3. Wow, this is a lot easier than using the Angular 5 template and trying to upgrade to Angular 6.

    It worked the first time.

    Thanks!

  4. It works but I haven’t been able to use the angular router instead of the server-side one. Everything works fine until you refresh the browser…

  5. and I have a problem, I’m having a mistake after bathing/gbuild (F6)
    MSB3073 the “ng build –aot” ending/exited with code 1
    this problem applies only to Visual Studio, because when I normally run the console in the directory (ng build –aot), everything works without any problems. How can I beat this?

    1. This is because when the angular cli tries to run `ng built -aot` command, the `wwwroot` folder is locked by visual studio and iis express. So to solve this, Instead of you can use in order to built angular files before the file get locked.

      “`ng build –aot“`

    2. Your comment is awaiting moderation.

      This is because when the angular cli tries to run `ng built -aot` command, the `wwwroot` folder is locked by visual studio and iis express. So to solve this, Instead of “`PostBuildEvent“` tag in .cproj file, you can use “`PreBuildEvent“` in order to built angular files before the file get locked.

      “`ng build –aot“

  6. Any way to make this work like a CLI project so you can run commands like: ng generate someComponent ? Or are there any tools you use to overcome this shortcoming? Everything else worked for me.. I have actually tried about 5 different people and it finally came down to the angular version.. And running the ng new at the solution file level with the name as the project name was also key. Thanks!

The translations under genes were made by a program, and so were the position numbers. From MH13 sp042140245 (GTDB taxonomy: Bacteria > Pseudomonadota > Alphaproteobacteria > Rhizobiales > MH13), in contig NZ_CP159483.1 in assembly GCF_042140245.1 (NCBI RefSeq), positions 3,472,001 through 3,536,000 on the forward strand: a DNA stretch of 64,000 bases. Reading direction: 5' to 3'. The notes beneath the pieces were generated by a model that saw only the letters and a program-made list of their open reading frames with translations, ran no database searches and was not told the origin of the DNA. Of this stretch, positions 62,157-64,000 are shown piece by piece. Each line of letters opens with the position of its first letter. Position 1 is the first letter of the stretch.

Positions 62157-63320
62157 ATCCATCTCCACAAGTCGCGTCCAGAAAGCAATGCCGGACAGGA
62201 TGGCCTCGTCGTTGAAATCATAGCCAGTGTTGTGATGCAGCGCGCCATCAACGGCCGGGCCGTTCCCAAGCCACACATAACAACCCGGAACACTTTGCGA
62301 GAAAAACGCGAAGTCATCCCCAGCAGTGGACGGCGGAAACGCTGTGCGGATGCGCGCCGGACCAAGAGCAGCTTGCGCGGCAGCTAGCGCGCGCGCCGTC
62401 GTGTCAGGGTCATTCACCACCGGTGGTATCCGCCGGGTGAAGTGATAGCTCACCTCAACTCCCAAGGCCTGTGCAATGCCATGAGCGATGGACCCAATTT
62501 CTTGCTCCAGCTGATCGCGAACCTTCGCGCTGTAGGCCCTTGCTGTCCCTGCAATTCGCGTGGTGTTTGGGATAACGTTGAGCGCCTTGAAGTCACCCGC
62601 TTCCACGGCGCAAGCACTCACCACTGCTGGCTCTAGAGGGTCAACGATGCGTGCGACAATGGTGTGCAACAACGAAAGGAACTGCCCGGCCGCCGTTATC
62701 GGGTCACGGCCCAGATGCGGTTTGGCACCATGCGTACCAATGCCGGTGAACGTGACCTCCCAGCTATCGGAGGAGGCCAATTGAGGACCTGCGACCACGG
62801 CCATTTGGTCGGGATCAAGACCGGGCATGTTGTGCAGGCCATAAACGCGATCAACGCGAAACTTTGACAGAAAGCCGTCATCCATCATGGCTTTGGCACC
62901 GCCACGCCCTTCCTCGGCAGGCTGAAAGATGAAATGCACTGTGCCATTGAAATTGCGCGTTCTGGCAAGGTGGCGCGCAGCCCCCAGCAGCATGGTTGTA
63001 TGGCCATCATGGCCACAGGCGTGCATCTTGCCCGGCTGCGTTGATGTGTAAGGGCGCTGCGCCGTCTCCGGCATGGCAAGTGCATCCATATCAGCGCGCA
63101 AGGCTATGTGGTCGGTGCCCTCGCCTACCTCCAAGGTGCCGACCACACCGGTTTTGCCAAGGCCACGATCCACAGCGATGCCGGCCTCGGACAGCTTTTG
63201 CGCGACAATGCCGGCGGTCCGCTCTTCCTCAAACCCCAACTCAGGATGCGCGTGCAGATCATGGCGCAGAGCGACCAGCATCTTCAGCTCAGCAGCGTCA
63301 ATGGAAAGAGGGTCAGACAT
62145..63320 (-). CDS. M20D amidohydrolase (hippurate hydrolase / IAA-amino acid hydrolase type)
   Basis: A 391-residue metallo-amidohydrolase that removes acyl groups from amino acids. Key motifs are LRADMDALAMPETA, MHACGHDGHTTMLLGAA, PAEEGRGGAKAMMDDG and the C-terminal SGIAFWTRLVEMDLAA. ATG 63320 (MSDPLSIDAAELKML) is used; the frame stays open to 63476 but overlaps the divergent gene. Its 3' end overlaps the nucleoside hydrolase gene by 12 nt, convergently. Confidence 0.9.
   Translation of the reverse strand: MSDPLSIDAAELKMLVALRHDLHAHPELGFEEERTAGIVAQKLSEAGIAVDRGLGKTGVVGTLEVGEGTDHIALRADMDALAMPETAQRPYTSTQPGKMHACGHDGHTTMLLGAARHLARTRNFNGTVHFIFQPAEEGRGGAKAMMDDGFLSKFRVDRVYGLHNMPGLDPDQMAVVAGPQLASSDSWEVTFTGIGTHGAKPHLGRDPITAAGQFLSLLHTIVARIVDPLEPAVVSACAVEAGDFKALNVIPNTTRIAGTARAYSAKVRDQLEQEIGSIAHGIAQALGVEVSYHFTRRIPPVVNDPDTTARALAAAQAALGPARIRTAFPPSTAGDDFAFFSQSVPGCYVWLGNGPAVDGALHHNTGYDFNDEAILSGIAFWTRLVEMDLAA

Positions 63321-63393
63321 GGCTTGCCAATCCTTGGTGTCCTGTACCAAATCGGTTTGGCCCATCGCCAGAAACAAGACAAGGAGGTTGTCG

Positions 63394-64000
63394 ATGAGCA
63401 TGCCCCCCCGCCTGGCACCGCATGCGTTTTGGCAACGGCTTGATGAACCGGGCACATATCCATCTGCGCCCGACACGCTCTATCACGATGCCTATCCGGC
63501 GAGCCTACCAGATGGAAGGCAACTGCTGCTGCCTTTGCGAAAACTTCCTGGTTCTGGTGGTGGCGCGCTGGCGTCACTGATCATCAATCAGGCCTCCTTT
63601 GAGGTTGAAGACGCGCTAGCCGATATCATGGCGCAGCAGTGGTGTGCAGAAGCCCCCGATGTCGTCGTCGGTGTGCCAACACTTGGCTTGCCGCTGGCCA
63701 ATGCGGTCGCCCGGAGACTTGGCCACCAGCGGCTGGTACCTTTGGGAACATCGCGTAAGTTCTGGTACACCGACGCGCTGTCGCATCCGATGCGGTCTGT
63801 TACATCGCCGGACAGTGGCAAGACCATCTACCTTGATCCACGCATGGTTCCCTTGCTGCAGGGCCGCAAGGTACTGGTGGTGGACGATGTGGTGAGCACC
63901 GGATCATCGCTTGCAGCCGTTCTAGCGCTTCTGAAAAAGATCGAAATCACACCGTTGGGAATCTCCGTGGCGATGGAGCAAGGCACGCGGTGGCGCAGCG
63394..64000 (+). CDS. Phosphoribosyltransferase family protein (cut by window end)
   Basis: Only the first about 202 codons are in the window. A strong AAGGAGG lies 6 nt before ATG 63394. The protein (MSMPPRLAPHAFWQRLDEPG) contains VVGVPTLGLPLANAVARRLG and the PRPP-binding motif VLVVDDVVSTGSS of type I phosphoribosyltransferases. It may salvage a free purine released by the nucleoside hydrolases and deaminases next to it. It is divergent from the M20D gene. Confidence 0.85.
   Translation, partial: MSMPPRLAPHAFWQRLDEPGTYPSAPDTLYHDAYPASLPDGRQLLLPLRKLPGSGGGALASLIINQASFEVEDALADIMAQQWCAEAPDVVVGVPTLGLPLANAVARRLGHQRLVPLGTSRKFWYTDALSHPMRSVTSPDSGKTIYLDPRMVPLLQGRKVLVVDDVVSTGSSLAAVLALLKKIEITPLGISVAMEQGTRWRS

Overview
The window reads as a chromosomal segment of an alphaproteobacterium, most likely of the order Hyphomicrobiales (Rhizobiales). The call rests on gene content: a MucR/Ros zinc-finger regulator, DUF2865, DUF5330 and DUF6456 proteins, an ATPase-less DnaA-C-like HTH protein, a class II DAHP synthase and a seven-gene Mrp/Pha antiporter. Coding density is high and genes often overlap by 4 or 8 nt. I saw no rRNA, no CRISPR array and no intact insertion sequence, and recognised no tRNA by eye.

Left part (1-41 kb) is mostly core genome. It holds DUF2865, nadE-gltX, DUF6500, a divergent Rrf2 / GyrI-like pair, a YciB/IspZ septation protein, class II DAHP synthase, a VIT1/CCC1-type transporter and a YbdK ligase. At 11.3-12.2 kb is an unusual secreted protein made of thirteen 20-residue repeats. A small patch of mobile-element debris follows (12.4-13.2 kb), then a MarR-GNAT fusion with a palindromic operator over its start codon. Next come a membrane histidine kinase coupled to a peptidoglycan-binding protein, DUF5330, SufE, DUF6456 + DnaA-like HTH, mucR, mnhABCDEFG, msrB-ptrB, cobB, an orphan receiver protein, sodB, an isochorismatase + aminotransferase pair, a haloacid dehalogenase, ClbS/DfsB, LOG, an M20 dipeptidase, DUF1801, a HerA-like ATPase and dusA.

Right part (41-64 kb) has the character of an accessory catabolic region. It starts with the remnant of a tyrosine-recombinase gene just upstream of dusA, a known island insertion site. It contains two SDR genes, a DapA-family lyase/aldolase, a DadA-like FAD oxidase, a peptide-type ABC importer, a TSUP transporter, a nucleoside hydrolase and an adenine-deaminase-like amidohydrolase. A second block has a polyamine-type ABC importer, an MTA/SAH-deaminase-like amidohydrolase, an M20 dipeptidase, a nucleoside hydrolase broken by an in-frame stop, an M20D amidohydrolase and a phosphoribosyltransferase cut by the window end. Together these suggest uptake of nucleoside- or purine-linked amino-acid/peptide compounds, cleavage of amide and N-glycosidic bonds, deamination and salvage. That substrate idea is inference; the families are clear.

1. Ah.. Figured it out.. It wasn’t working from within the Powershell in Visual Studio, but works from Powershell outside. Also opened the solution from VS Code so maybe that might have helped. Thanks so much and I enjoy that what you have actually works! Can’t describe the frustration trying to get this to work.

  7. That’s great! But I can’t debug typescript in VisualStudio any more.
    That was possible when you create your solution based on VS Angular project template for ASP.NET Core 2.0 and Angular 4.2.5.

    1. My understanding is, the 4.2.5 angular based templates were SPA templates released by Microsoft. This is a not a SPA template. I think we’ll have to wait for official SPA templates for Angular 6.

  8. Hello, is it normal that when I build the project works but the wwwroot symbol changes to a regular folder symbol?

  9. Awesome !!! Very nice steps explained and it works perfectly ! Its perfect setup for Visual Studio 2017 and Angular 6.
    Thank you so much for sharing this.

  10. I would like to know if you have any way I can edit the layout and press f5 to refresh the page and layout change, in my application I make the changes in html but the changes do not appear in the screen result

  11. Useless… The main advantage of using asp.net core angular template is SSR, without it, there is no worth using them together, it only brings more complexity. Have to wait till the release of official template…

  12. I have followed this article throughout and done everything above but my app is just not working. It shows error after build the app using VS, probably it is related to AOT Compiler but I’m not sure how to resolve it.

    Error: The command “ng build –aot” exited with code 9009. Angular6App2 C:\Program Files (x86)\Microsoft Visual Studio\2017\Enterprise\MSBuild\15.0\Bin\Microsoft.Common.CurrentVersion.targets 5143

    What I’m missing here? Any help would be appreciated !! :)

      1. Not able to tackle the issue in angular.json file. Already I have set the outputPath key value from “outputPath”: “dist/Angular6App2” to “outputPath”: “wwwroot”. No further change.

  13. This is not working. I have done every thing above but when I try to run the site, I get “This site cannot be reached” page. I can run the API just fine, but it will not give me the the Angular Page.

    1. I figured it out.
      I had to add the following two lines to Startup.cs

      app.UseDefaultFiles();
      app.UseStaticFiles();